Stave Falls Dam and Powerhouse
|Stave Falls Dam|
Interior of the original Stave Falls power house
Location of dam in British Columbia, Canada
|Dam and spillways|
|Length||122 m (400 ft)
Blind Slough Dam: 190 m (623 ft)
|Elevation at crest||83.75 m (275 ft)|
|Width (crest)||5 m (16 ft)
Blind Slough Dam: 8.5 m (28 ft)
|Spillway type||Sluice/Tainter gate controlled|
|Spillway capacity||3,500 m3/s (123,601 cu ft/s)|
|Total capacity||470,000,000 m3 (381,035 acre·ft)|
|Catchment area||1,170 km2 (452 sq mi)|
|Surface area||62 km2 (24 sq mi)|
|Normal elevation||82 m (269 ft)|
|Commission date||Original: 1911
|Turbines||2 x 45 MW Kaplan turbines|
|Installed capacity||90 MW|
|Annual generation||362 GWh|
|Official name||Stave Falls Hydro-Electric Installation National Historic Site of Canada|
Stave Falls Dam is a dual-dam power complex on the Stave River in Stave Falls, British Columbia, Canada . The dam was completed in 1912 for the primary purpose of hydroelectric power production. To increase the capacity of Stave Lake, the dam was raised in 1925 and the Blind Slough Dam constructed in an adjacent watercourse 500 m (1,600 ft) to the north, which was the site of the eponymous Stave Falls. In 2000, the dam's powerhouse was replaced after a four-year upgrade. The powerhouse was once British Columbia's largest hydroelectric power source and is a National Historic Site of Canada.
The Stave Falls Dam was first visualized in the 1890s as hydroelectric development was becoming widespread. Exploiting the 24 m (79 ft) drop of Stave Falls could produce hydroelectricity which could be sold to various customers. In 1895, Stave Lake Electric and Power Co. Ltd was given permission to study the falls for electricity production. In 1909, the Western Canada Power Company bought Stave Lake Electric and Power and began construction on the dam. The first generator went online in December 1911 and the second in January 1912. Generators three and fourth went online in 1916 and 1922, respectively. In 1921, British Columbia Electric Railway bought Western Canada Power and continued to develop the power plant. A fifth generator was installed after it was realized that additional water from a dam raise and a reservoir created by the Alouette Dam (in the Alouette River drainage just west) could increase power production. The Stave Falls Dam was raised in 1925 and the fifth generator was operational on 19 September 1925. In 1926, the Blind Slough Dam was completed to supplement the reservoir's new size and serve as a spillway. Alouette Dam was completed in 1928.
Beginning in 1995, the original power station underwent decommissioning and was replaced with a new powerhouse containing two Kaplan turbines. The project included the construction of a new power plant intake, power house, tailrace channel and penstocks. It was completed in January 2000 and increased the installed capacity of the power plant from 52.5 MW to 90 MW.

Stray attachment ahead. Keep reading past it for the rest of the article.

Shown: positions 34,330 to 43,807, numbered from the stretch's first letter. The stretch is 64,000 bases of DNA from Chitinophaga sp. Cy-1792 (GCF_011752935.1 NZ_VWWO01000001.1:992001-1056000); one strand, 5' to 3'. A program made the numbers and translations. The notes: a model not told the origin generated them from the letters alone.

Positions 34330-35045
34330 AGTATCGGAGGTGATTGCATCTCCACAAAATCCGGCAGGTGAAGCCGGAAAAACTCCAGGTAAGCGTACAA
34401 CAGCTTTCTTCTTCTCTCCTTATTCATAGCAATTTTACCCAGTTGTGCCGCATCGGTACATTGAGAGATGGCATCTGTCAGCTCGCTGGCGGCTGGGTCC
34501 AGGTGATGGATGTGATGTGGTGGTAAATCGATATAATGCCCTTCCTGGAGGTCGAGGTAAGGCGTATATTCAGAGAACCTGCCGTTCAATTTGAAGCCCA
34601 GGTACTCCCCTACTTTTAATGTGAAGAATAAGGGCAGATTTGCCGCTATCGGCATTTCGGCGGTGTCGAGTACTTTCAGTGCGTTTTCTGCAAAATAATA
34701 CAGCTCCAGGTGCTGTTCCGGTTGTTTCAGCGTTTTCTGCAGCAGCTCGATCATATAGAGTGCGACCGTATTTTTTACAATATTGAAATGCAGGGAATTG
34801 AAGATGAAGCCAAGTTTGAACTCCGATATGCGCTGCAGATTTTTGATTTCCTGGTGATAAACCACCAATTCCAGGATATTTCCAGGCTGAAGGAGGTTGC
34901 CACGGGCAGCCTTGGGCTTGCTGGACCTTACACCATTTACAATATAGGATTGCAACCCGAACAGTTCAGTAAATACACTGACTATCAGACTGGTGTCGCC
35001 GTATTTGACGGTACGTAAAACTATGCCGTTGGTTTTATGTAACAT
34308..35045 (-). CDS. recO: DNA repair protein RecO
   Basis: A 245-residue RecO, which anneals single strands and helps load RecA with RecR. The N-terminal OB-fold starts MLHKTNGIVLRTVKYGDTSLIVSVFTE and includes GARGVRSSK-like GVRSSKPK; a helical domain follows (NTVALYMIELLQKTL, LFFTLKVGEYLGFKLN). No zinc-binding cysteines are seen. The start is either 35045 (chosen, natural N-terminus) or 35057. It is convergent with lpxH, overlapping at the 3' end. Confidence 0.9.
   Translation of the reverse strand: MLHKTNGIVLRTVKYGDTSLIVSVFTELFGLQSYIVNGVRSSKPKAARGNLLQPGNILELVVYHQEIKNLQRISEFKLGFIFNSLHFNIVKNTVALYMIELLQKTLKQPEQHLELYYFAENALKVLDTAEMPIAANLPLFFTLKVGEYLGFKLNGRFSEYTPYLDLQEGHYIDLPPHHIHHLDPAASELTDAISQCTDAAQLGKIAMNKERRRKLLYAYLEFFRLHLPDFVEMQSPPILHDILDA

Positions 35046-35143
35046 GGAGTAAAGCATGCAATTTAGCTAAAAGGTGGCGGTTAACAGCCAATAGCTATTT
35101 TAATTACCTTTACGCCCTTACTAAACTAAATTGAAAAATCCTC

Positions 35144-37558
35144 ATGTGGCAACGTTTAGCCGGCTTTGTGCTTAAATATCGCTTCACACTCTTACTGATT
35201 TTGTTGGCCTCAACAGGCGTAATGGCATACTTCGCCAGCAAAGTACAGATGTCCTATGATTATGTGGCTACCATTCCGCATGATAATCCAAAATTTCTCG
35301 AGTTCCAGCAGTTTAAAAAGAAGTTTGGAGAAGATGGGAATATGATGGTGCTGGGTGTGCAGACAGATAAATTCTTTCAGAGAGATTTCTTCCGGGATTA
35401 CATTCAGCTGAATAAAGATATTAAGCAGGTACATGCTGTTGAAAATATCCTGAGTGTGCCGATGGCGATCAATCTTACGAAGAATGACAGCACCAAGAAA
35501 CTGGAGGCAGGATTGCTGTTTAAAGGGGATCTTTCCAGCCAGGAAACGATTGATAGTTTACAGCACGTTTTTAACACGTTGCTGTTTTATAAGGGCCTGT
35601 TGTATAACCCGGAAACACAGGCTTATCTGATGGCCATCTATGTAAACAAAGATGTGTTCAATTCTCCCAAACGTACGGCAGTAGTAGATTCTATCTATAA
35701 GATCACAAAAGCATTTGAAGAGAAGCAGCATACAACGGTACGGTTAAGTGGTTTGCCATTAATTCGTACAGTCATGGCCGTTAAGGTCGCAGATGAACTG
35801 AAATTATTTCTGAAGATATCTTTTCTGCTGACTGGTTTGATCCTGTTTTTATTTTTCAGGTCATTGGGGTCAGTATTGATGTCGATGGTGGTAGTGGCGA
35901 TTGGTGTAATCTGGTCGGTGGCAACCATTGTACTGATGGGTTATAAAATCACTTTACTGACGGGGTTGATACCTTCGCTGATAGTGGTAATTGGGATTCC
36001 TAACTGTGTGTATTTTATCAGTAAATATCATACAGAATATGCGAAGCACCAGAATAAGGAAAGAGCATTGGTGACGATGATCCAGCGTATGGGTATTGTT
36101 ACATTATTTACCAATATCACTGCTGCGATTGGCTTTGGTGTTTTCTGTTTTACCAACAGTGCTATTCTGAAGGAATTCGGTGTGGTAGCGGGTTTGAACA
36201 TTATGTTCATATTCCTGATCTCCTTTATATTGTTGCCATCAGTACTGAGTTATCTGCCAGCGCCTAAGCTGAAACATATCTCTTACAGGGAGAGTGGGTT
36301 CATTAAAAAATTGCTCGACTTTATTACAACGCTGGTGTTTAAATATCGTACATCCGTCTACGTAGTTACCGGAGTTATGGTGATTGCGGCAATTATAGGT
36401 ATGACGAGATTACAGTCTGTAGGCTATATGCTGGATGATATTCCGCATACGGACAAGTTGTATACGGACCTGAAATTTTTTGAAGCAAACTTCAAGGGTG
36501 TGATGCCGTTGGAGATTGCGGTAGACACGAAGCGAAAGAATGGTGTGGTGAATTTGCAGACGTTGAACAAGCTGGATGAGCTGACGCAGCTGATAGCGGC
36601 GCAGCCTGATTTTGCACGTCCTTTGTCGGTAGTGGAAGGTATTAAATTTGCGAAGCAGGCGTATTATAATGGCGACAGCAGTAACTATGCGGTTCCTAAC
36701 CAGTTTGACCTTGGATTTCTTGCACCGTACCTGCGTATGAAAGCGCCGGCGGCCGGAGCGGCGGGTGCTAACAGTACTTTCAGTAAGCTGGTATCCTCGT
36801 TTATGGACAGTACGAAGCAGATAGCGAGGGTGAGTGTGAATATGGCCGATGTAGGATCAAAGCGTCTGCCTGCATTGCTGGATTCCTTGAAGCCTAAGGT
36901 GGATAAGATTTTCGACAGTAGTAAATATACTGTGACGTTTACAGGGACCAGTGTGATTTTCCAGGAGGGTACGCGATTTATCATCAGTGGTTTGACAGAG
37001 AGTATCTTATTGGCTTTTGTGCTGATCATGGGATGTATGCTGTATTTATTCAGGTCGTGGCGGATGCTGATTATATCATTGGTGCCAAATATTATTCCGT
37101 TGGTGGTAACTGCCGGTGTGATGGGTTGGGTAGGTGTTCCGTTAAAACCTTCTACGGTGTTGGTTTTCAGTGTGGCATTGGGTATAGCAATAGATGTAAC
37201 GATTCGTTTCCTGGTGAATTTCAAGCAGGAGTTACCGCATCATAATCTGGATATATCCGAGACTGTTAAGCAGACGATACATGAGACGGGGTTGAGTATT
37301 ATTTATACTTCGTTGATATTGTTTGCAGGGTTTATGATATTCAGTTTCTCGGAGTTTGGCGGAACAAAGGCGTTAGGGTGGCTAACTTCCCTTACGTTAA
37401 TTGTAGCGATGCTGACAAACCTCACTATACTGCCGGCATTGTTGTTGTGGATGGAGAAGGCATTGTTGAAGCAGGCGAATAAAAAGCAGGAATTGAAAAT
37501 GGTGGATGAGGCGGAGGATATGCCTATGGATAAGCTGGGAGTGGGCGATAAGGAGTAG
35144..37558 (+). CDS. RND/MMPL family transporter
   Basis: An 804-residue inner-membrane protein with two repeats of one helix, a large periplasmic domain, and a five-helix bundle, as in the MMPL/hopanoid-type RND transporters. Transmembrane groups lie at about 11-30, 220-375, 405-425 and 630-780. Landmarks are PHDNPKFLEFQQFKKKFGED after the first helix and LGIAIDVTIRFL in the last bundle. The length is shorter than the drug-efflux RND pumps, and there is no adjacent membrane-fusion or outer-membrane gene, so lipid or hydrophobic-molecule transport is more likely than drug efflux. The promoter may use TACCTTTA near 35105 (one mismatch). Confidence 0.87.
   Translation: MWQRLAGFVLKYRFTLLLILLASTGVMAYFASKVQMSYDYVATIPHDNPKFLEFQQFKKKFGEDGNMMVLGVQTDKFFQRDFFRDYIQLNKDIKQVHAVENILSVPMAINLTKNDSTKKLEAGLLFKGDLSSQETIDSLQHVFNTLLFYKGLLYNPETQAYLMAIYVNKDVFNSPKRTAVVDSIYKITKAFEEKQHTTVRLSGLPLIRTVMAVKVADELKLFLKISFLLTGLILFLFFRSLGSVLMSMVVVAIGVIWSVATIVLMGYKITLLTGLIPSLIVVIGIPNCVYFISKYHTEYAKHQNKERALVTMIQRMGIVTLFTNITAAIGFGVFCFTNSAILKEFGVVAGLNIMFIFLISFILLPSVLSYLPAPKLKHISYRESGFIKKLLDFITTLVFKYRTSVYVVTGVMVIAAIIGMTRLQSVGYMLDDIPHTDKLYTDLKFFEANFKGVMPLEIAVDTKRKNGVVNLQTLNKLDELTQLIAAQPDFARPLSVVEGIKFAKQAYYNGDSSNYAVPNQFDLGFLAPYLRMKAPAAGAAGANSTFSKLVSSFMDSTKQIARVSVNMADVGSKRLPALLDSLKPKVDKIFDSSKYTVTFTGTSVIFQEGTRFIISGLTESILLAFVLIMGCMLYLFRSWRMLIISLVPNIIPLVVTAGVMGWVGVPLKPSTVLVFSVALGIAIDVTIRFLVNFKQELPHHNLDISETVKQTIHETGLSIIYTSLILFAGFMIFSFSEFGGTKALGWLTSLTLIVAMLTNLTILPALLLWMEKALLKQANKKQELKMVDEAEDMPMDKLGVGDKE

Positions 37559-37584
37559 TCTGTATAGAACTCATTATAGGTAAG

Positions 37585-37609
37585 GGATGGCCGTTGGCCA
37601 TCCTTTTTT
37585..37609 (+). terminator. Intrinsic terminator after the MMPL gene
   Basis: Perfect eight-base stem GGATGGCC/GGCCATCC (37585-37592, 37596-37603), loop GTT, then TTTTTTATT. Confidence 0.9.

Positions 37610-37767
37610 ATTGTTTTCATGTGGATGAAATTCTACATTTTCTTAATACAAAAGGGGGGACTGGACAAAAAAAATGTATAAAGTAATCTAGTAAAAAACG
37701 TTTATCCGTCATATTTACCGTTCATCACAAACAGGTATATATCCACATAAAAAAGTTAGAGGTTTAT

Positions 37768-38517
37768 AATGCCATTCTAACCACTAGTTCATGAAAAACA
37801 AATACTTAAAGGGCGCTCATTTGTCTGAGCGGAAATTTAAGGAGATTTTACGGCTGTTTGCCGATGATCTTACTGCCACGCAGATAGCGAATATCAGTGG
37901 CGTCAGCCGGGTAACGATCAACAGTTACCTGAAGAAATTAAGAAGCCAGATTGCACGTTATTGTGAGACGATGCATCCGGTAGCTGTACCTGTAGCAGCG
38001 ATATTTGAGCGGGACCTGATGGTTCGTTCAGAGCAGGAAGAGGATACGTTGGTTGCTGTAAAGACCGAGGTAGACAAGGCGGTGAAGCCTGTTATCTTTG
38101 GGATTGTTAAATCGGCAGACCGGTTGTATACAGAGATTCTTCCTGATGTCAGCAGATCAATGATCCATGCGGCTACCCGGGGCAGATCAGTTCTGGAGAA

The old powerhouse currently serves as a tourist attraction known as the Stave Falls Visitor Centre. It features exhibits about the construction of the dam, hydroelectric generation, renewable and non-renewable resources, hydroelectric generation, human and natural heritage, and conservation.
The Stave Falls Dam is a 122 m (400 ft) long concrete-gravity and rock-fill dam with a crest width of 5 m (16 ft). The Blind Slough Dam, 400 m (1,312 ft) to the north, is a 190 m (623 ft) long concrete-gravity dam with an 8.5 m (28 ft) wide crest. The Blind Slough Dam serves as a spillway which consists of 10 tainter gates and four sluice gates. It has a maximum discharge of 3,500 m3/s (123,601 cu ft/s).
The dam's current powerhouse contains two 45 MW Kaplan turbines and generators for an installed capacity of 90 MW. Unit one receives water from a 183 m (600 ft) long tunnel while that of unit two is 202 m (663 ft) long. The old decommissioned powerhouse at the base of the Stave Falls Dam contains five horizontal double-Francis turbine-generators. Included are three exciters, two of which were once driven by smaller Francis turbines. Generators one through four used two exciters while generator five used its own. The penstocks for generators one through four had a 4.2 m (14 ft) diameter and were 45 m (148 ft) in length.
The Stave Falls Dam is part of the Alouette-Stave Falls-Ruskin Hydroelectric Complex. Supplementing Stave Lake is water from Alouette Lake which was created by the Alouette Dam, 11.5 km (7 mi) northwest of Stave Falls Dam. A 1,067 m (3,501 ft) long tunnel connects Alouette Lake and Stave Lake. At the end of the tunnel is a penstock which feeds the 8 MW Alouette Powerhouse on the edge of Stave Lake. Water released from the lake flows into Hayward Lake and is used by the powerhouse adjacent to Ruskin Dam 5.6 km (3 mi) downstream for power generation.
|Wikimedia Commons has media related to Stave Falls Hydro-Electric Installation.|
- "Mission Historic & Heritage Sites". Hello BC. Retrieved 26 June 2011.
- Stave Falls Hydro-Electric Installation. Canadian Register of Historic Places. Retrieved 1 February 2012.
- Veltri, Christopher. "Stave Falls". Mission Museum. Retrieved 25 June 2011.
- "Power House at Stave Falls" (PDF). BC Hydro. Retrieved 25 June 2011.
- http://www.bchydro.com/community/recreation_areas/stave_falls_visitor_centre.html Stave Falls Visitor Centre
- "Ruskin SEIAM Appendices April 2011" (PDF). BC Hydro. pp. 32–51. Retrieved 25 June 2011.
- Stave Falls Visitor Centre
- Flickr gallery "Ruskin", Maple Ridge Community Association, which includes pictures of the powerhouse under construction